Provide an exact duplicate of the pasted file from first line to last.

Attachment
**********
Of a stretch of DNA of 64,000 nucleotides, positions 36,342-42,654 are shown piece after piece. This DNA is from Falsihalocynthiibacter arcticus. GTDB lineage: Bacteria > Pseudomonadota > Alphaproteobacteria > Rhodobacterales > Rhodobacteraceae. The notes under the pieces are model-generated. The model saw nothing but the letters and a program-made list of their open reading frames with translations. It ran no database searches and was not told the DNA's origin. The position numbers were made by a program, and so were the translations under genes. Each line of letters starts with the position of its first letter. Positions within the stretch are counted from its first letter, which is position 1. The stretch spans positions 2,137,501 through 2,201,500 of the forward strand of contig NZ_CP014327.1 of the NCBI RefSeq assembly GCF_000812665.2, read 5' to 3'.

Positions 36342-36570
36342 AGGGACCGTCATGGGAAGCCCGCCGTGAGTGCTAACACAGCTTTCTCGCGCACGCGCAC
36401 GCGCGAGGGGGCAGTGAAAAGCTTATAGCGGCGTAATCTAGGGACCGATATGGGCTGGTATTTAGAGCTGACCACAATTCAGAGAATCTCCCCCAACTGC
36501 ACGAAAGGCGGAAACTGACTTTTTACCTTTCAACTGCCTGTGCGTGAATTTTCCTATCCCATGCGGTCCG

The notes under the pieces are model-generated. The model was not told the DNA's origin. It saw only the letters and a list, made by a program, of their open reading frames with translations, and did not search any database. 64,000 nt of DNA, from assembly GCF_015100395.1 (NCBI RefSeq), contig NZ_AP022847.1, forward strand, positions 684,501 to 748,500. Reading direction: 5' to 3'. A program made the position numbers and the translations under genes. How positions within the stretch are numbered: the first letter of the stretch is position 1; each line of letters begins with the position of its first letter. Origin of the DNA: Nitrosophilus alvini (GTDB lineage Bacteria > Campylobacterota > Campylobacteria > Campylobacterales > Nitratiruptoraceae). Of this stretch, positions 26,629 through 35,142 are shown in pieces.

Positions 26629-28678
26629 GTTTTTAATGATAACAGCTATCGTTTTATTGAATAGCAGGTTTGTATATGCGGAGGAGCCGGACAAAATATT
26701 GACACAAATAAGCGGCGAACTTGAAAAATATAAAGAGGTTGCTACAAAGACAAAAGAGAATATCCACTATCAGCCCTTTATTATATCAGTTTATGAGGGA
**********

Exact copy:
Of a stretch of DNA of 64,000 nucleotides, positions 36,342-42,654 are shown piece after piece. This DNA is from Falsihalocynthiibacter arcticus. GTDB lineage: Bacteria > Pseudomonadota > Alphaproteobacteria > Rhodobacterales > Rhodobacteraceae. The notes under the pieces are model-generated. The model saw nothing but the letters and a program-made list of their open reading frames with translations. It ran no database searches and was not told the DNA's origin. The position numbers were made by a program, and so were the translations under genes. Each line of letters starts with the position of its first letter. Positions within the stretch are counted from its first letter, which is position 1. The stretch spans positions 2,137,501 through 2,201,500 of the forward strand of contig NZ_CP014327.1 of the NCBI RefSeq assembly GCF_000812665.2, read 5' to 3'.

Positions 36342-36570
36342 AGGGACCGTCATGGGAAGCCCGCCGTGAGTGCTAACACAGCTTTCTCGCGCACGCGCAC
36401 GCGCGAGGGGGCAGTGAAAAGCTTATAGCGGCGTAATCTAGGGACCGATATGGGCTGGTATTTAGAGCTGACCACAATTCAGAGAATCTCCCCCAACTGC
36501 ACGAAAGGCGGAAACTGACTTTTTACCTTTCAACTGCCTGTGCGTGAATTTTCCTATCCCATGCGGTCCG

The notes under the pieces are model-generated. The model was not told the DNA's origin. It saw only the letters and a list, made by a program, of their open reading frames with translations, and did not search any database. 64,000 nt of DNA, from assembly GCF_015100395.1 (NCBI RefSeq), contig NZ_AP022847.1, forward strand, positions 684,501 to 748,500. Reading direction: 5' to 3'. A program made the position numbers and the translations under genes. How positions within the stretch are numbered: the first letter of the stretch is position 1; each line of letters begins with the position of its first letter. Origin of the DNA: Nitrosophilus alvini (GTDB lineage Bacteria > Campylobacterota > Campylobacteria > Campylobacterales > Nitratiruptoraceae). Of this stretch, positions 26,629 through 35,142 are shown in pieces.

Positions 26629-28678
26629 GTTTTTAATGATAACAGCTATCGTTTTATTGAATAGCAGGTTTGTATATGCGGAGGAGCCGGACAAAATATT
26701 GACACAAATAAGCGGCGAACTTGAAAAATATAAAGAGGTTGCTACAAAGACAAAAGAGAATATCCACTATCAGCCCTTTATTATATCAGTTTATGAGGGA